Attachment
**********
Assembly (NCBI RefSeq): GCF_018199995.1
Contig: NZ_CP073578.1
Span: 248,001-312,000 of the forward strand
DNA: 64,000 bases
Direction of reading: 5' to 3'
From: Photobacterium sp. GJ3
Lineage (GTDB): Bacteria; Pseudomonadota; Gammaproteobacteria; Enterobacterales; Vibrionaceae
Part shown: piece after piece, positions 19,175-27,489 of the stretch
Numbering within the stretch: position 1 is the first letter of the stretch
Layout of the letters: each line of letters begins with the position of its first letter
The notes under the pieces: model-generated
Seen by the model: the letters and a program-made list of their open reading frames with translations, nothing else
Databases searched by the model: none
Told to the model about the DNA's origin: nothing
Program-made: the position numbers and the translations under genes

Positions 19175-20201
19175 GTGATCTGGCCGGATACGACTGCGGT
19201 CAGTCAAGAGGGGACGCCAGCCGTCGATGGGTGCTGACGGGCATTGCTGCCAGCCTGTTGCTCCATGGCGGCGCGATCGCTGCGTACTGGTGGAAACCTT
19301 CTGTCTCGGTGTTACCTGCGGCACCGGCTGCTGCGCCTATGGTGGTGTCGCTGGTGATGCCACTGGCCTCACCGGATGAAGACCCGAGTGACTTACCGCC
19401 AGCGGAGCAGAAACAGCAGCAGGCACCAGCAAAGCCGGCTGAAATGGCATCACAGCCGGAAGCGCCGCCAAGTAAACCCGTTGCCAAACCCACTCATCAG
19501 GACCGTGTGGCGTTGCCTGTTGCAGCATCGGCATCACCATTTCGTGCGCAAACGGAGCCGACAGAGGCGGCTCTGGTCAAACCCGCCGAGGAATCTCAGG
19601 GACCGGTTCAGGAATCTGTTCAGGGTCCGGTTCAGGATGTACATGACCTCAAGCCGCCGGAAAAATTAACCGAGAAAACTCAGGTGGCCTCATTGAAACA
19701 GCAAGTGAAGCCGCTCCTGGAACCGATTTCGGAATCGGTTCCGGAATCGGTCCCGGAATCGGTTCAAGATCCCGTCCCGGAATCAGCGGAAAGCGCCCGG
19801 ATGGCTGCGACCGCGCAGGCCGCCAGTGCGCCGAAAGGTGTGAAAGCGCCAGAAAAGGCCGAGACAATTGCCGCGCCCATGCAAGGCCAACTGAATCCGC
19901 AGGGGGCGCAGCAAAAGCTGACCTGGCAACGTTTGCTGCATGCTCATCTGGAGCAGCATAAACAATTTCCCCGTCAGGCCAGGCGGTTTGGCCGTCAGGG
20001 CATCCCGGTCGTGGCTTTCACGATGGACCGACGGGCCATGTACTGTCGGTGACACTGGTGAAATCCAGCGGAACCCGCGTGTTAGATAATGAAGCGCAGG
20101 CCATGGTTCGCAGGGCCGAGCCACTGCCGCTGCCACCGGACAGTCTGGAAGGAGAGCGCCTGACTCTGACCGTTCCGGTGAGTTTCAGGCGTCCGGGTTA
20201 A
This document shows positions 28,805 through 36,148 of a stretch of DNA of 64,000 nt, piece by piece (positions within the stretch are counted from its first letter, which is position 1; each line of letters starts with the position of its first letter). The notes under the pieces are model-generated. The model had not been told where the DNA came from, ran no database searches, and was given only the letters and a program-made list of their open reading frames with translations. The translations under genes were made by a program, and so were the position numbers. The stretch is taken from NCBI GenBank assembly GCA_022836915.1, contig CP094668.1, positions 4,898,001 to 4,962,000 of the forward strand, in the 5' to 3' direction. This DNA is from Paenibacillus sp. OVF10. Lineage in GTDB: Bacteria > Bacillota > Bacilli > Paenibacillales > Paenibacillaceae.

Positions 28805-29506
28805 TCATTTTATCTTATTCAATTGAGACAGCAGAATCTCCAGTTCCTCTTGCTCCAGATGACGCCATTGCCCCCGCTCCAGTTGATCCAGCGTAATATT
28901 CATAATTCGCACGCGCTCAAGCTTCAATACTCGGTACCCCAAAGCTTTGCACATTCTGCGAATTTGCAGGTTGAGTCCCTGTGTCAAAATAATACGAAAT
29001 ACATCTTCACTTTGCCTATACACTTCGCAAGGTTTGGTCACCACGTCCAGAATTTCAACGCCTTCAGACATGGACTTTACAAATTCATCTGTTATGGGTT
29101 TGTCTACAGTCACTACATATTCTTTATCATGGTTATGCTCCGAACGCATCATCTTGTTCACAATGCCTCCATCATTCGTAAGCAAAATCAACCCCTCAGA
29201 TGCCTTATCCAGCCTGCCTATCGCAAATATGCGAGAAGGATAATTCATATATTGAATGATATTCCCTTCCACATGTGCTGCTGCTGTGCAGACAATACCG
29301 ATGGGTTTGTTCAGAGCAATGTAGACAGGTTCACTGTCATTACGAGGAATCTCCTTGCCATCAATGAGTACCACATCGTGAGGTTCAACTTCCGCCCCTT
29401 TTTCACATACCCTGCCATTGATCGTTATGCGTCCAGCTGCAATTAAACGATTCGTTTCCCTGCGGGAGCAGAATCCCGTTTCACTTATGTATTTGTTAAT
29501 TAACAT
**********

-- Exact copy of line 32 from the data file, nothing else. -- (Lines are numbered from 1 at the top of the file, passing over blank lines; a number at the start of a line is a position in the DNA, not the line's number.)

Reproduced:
28901 CATAATTCGCACGCGCTCAAGCTTCAATACTCGGTACCCCAAAGCTTTGCACATTCTGCGAATTTGCAGGTTGAGTCCCTGTGTCAAAATAATACGAAAT